In addition to these studies, Geographos was observed in the thermalinfrared at 10.1 μm by Veeder et al. (1989) who obtained two lightcurves at this wavelength, and at 12, 25, and 60 μm by the IRAS satellite in a single snapshot measurement (Green 1985; Tedesco et al. 2004). These observations complete Geographos’s data set, and allow a full thermophysical analysis of its Yarkovsky and YORP effects to be performed using the same methodology as that presented in Rozitis et al. (2013) for (1862) Apollo. In the following sections, we present results from application of the advanced thermophysical model (ATPM; Rozitis & Green 2011, 2012, 2013a), which explicitly incorporates 1D heat conduction, shadowing, multiple scattering of sunlight, global selfheating, and rough surface thermalinfrared beaming, to this complete data set in order to constrain Geographos’s thermophysical properties and bulk density.
2. Thermophysical modelling
To determine Geographos’s thermophysical properties we combine the ATPM with the radarderived^{1} and lightcurvederived^{2} shape models and spin states (Hudson & Ostro 1999; Ďurech et al. 2008b), and compare the model outputs for various thermophysical properties with the thermalinfrared observations obtained from three occasions in 1983 (Green 1985; Veeder et al. 1989; Tedesco et al. 2004) via chisquared fitting. The methodology used here is exactly the same as that presented in Rozitis et al. (2013). To determine the asteroid thermal emission, the ATPM is used to compute the surface temperature variation for each shape model facet during a rotation by solving the 1D heat conduction equation with a surface boundary condition that includes direct and multiple scattered solar radiation, shadowing, and reabsorbed thermal radiation from interfacing facets. The model explicitly includes rough surface thermalinfrared beaming (i.e. reradiation of absorbed sunlight back towards the Sun at thermalinfrared wavelengths as a result of surface roughness) from each shape facet by including roughness facets that are arranged in the form of hemispherical craters. The degree of roughness and thermalinfrared beaming is characterised by the fraction of surface, f_{R}, covered by the hemispherical craters. A Planck function is applied to the derived temperatures and summed across visible shape and roughness facets to give the emitted thermal flux as a function of wavelength, rotation phase, and various thermophysical properties.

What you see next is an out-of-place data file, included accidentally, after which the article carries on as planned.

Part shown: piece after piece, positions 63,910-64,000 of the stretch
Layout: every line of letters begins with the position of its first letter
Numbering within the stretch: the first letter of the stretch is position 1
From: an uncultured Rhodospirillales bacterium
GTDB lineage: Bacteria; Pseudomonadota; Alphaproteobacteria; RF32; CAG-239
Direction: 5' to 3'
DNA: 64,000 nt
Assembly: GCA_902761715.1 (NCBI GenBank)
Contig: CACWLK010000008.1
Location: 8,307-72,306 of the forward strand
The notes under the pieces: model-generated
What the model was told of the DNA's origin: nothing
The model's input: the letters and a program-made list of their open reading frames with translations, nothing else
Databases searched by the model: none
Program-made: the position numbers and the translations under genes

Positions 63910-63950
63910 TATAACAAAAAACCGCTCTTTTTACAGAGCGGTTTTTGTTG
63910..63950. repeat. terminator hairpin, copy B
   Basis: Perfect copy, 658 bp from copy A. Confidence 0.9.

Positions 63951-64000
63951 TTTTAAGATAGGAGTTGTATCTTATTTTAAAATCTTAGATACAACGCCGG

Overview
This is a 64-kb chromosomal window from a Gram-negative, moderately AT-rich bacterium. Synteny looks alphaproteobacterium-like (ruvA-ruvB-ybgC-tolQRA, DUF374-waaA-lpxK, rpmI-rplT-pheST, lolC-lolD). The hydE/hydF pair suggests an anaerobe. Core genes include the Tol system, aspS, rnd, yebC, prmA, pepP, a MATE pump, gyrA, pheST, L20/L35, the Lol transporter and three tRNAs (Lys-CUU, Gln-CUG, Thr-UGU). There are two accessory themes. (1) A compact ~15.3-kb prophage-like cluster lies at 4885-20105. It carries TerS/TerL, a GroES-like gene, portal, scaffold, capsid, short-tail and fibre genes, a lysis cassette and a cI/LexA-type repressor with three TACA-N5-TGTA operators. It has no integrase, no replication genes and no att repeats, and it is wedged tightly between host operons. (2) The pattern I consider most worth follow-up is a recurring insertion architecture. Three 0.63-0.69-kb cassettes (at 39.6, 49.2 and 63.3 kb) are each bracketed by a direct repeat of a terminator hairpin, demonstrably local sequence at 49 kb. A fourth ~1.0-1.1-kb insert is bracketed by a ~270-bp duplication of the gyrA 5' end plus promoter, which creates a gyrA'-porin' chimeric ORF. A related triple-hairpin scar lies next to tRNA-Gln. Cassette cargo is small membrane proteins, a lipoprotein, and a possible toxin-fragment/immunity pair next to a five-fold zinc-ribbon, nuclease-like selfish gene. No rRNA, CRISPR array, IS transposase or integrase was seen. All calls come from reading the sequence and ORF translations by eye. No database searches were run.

Summary of the (1620) Geographos thermalinfrared observations obtained in 1983.
Assumed and previously measured thermophysical modelling parameters for thermalinfrared flux fitting and Yarkovsky and YORP effect modelling.